Addressing climate change is one of humanity’s greatest and most pressing challenges. It is a challenge that we approach with both alarm and hope.
It is clear that the global risks are serious and must be addressed with great urgency. This year’s reports from the UN Intergovernmental Panel on Climate Change show that human activities are altering the atmosphere, and the planet is warming. The diagnosis has been made, and the time for action is now. The world must agree on long-term commitments that will limit the rise in global temperature to 2o C, reducing emissions by 60 percent by 2050. Only bold commitment and courageous action on both mitigation and adaptation will slow the accumulating impacts of global warming and protect the world for future generations.
International agreement on an appropriate response has been elusive. Yet, after consultations with members of our task force – which includes six former heads of state and seven former heads of government, along with 12 leaders from business, government, and civil society, from more than 20 countries – we believe that a multilateral agreement is possible, based on the commonly agreed principles of the UN Framework Convention on Climate Change, to “prevent dangerous anthropogenic interference with the climate system.”
Commitment and action is needed from all countries. Those that have contributed the most to the problem should take the lead. These efforts must be shared equitably on the basis of nations’ “common but differentiated responsibilities and respective capabilities,” and the actions need not be all alike.
Required is the transformation of the world’s energy systems, consistent with continued economic development, beginning with sharply increased emphasis on energy efficiency and clean energy choices, including solar, nuclear, wind, and biomass. Energy research and development must be strengthened and broadly shared. Clean energy technologies can be the engine that drives a new era of global economic growth and prosperity. The benefits will be significant for all countries, including the poorest countries, many of whose citizens lack the modern energy services they need to participate in today’s economy.
The poor will disproportionately bear the impacts of climate change, as their livelihoods more often depend on vulnerable natural systems. There will be a cost of action for mitigation and adaptation, but much higher is the cost of inaction.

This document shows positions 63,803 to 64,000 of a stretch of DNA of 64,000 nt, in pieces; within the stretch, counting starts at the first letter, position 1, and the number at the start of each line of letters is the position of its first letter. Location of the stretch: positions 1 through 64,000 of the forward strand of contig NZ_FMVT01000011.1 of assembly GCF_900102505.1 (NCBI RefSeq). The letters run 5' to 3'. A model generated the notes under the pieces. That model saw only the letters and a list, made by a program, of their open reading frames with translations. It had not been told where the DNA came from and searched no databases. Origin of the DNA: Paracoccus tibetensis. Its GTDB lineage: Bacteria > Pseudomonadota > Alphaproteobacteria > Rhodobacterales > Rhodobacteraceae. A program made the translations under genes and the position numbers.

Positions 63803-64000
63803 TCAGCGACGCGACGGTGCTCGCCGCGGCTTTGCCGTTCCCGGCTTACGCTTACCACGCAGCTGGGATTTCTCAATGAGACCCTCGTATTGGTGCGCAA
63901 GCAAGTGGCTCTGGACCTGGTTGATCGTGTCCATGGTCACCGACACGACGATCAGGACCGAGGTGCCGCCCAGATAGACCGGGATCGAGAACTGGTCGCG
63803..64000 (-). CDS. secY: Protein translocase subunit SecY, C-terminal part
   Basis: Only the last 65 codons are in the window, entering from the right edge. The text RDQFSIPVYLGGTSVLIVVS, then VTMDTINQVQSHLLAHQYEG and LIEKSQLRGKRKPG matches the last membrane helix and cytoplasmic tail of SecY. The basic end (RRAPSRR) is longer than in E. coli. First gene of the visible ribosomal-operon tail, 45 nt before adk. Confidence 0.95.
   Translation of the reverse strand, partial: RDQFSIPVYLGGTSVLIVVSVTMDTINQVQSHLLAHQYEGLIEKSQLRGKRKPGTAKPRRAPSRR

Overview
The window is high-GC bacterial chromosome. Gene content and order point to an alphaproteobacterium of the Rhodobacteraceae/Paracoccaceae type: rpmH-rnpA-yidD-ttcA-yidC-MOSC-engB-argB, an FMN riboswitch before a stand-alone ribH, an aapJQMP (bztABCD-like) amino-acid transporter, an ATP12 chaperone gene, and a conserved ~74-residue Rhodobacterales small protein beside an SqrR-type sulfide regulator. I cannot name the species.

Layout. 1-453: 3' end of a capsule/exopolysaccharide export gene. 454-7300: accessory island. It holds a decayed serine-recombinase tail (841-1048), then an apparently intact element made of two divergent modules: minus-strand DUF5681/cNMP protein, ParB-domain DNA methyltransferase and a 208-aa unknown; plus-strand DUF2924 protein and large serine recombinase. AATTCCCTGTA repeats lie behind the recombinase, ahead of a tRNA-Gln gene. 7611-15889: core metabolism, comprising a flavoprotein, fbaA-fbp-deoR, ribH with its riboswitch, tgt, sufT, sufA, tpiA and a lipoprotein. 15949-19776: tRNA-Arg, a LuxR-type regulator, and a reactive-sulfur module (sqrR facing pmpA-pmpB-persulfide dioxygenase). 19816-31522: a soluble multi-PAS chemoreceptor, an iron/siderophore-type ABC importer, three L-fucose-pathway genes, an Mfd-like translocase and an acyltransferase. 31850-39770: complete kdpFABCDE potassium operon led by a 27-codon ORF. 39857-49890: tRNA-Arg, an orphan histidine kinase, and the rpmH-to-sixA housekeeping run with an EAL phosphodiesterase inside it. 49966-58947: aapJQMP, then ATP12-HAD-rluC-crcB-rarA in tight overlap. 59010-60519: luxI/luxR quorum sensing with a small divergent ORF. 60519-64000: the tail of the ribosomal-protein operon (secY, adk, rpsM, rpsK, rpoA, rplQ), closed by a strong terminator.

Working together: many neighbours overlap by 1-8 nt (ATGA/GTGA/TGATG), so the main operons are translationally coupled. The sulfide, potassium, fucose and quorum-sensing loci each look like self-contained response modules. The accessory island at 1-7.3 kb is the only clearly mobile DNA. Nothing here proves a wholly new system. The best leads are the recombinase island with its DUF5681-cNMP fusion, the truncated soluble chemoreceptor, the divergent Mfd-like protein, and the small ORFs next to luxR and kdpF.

The world’s financial institutions, including the World Bank and the regional development banks, must place climate change at the center of their work. Finance ministers must provide the resources and strengthen the financial incentives, both domestic and international, that are essential for a cost-effective response.
We urge today’s leaders from all countries and sectors to create and implement a new framework for addressing climate change that will guide the world beyond 2012 and through the coming decades. We owe our children and grandchildren no less
About the United Nations Foundation
The UN Foundation was created in 1998 with entrepreneur and philanthropist Ted Turner’s historic $1 billion gift to support UN causes and activities. The UN Foundation builds and implements public-private partnerships to address the world’s most pressing problems and also works to broaden support for the UN through advocacy and public outreach. The UN Foundation is a public charity. www.unfoundation.org.
About Global Leadership on Climate Action
The Global Leadership for Climate Action is a joint initiative of the Club of Madrid and the UN Foundation, which includes six former heads of state and seven former heads of government along with 12 leaders from business, government, and civil society, from more than 20 countries. The task force will develop specific recommendations on the elements essential to a post-2012 agreement on climate change and report to the Gleneagles Dialogue, meeting in Berlin in September 2007.
United Nations Foundation